Monday, January 30, 2012

Götterdämmerung: So gut und schlimm es geh'

In a world where the gods don't matter, why should we care about their downfall? In the last installment of his Ring, Robert Lepage has banished the gods to plaster-of-Paris altars, which are exploded (almost comically, I regret to say) in the conflagration of the Gibichungs' hall. An exploration of how the (misplaced?) religious devotion of the mortals is used to justify their own decisions was, however, lacking as far as I could see. The Gibichungs' society, indeed, was surprisingly functional, as were the sibling relationships of Gunther, Hagen, and Gutrune. Theatrically, I felt that this was the best yet of the Lepage productions, but its apparent lack of conviction is a crippling defect. (For instance: the Norns' weaving creates a series of impressive images, but its unraveling is not attuned to the moment when the music registers the horror of "Es riss!") Without either an argument for wider significance to the events of Götterdämmerung, or an ironic commentary on the lack of such significance, the production is reduced to a series of tableaux, which no amount of grandeur can save from triviality.

The musical performances were of a high standard, and offered much to ponder, even if dramatically shackled by the vagueness of the production. Rather than a Götterdämmerung of grandeur, guts, and glory, Luisi gave a reading of the score which was transparently detailed, intimate, even introspective. I really appreciated this--the Rhine journey was at its most gorgeous--although it was perhaps not without its drawbacks. The timpani before Siegfried's death, dying into silence, could have been the last rattle of breath, the last flutter of a pulse; the crash of sound that initiates the Trauermarsch can hardly fail to stun, but I wanted it to overwhelm. The portrayals of the singers were also characterized by impressive emotional nuance, which Lepage must have taken care over (but this is Götterdämmerung, where it is never just about the individual.)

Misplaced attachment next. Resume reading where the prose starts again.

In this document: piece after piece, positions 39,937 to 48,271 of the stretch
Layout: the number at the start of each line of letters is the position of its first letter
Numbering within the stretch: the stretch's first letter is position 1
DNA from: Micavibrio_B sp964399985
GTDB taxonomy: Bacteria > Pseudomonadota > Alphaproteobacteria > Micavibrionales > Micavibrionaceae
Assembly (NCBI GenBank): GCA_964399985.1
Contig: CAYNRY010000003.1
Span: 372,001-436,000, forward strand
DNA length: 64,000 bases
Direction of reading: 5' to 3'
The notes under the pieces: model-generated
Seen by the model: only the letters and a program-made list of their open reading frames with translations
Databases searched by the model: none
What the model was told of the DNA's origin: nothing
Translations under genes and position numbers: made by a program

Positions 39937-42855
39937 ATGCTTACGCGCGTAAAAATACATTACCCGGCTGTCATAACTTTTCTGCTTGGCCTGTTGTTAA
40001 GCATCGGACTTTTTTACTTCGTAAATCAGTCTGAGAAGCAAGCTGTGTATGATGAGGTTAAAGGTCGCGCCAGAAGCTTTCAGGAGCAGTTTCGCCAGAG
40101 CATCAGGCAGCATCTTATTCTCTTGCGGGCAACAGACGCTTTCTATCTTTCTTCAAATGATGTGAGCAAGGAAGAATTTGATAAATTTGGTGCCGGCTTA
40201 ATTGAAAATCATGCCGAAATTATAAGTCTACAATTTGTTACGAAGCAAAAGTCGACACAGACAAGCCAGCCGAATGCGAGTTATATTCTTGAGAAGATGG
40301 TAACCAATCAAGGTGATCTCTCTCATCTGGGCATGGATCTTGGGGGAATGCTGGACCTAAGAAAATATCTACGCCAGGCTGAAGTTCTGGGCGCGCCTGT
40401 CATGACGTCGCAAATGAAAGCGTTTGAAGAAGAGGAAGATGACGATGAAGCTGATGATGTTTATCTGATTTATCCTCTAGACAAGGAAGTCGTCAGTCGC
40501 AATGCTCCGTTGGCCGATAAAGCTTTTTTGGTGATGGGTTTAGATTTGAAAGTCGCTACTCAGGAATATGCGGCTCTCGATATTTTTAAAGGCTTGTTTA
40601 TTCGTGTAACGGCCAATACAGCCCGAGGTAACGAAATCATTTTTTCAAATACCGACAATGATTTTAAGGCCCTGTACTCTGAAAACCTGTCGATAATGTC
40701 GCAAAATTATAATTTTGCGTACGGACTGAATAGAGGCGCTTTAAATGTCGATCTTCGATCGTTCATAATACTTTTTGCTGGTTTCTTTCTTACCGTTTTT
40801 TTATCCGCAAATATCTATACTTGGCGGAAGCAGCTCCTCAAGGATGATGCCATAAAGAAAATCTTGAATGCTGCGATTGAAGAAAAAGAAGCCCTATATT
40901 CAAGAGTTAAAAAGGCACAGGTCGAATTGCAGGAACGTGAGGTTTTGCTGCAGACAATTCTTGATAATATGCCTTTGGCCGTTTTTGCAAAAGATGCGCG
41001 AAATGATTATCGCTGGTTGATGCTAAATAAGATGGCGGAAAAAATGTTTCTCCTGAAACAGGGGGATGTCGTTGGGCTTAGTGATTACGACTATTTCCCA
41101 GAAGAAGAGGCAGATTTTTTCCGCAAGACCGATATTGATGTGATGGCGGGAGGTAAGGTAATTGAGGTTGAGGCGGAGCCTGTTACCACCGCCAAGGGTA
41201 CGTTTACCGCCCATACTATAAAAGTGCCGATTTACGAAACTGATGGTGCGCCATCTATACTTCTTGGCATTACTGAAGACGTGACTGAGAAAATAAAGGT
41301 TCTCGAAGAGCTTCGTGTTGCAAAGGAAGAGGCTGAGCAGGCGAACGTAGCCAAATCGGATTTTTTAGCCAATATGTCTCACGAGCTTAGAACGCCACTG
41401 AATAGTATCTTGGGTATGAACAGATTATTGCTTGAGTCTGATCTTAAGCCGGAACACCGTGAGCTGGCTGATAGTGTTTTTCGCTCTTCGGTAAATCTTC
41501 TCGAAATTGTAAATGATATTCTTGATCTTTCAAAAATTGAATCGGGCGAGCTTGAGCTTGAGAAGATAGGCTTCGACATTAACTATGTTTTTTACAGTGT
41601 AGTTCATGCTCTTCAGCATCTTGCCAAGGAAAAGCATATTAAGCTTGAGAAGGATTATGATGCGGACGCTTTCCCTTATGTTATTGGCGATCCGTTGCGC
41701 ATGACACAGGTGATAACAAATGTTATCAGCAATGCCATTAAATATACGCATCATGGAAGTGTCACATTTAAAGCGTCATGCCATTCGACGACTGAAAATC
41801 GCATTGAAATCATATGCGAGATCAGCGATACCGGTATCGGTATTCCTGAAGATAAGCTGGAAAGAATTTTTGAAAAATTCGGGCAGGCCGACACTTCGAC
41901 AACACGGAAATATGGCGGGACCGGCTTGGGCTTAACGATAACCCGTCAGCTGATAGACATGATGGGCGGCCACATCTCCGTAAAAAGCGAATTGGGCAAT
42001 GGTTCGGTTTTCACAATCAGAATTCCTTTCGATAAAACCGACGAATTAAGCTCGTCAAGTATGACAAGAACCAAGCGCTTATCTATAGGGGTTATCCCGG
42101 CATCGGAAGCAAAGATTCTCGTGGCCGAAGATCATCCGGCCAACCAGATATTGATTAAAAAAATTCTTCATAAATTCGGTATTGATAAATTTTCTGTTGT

The indispensable chorus rollicked and commented on oath-taking with vigor, receiving deservedly enthusiastic applause. Both the Norns and the Rheinmädchen blended their voices well and displayed considerable vocal beauty in their individual efforts (and none of the Rheinmädchen were injured in their Loreley-rock acrobatics, thank goodness!) Their diction and phrasing was also admirable, giving appropriate weight to their prophetic utterances. Eric Owens, with smooth and authoritative singing, made his appearance as mesmerizing and unsettling for the audience as for Hagen. Waltraud Meier stunned me with the intensity of her Waltraute. She gave her conversation with Brünnhilde with the broken, dazed delivery of a trauma survivor, opening up at the last, in savage desperation, to deliver her distinctively gleaming high notes. I gave my besotted bravas with the rest. Wendy Bryn Harmer gave a sensitive performance as poor Gutrune, with sweet, gleaming tone and expressive phrasing. Her brothers, unusually, were not maliciously manipulative. Gunther, while miserable and insecure, seems decent at heart; Iain Paterson's vibrant, charismatic singing made him sympathetic even at his most his most despicably apathetic. Hans-Peter König, as Hagen, seemed more the tool of fate than its dark-spirited agent. He was inexplicably gentle with his siblings, and even with Brünnhilde. Vocally, he was thrillingly masterful, sinister and snarling by turns (and ah, the swoon-worthy German consonants! Here is his call to the vassals from a recent Bayreuth.)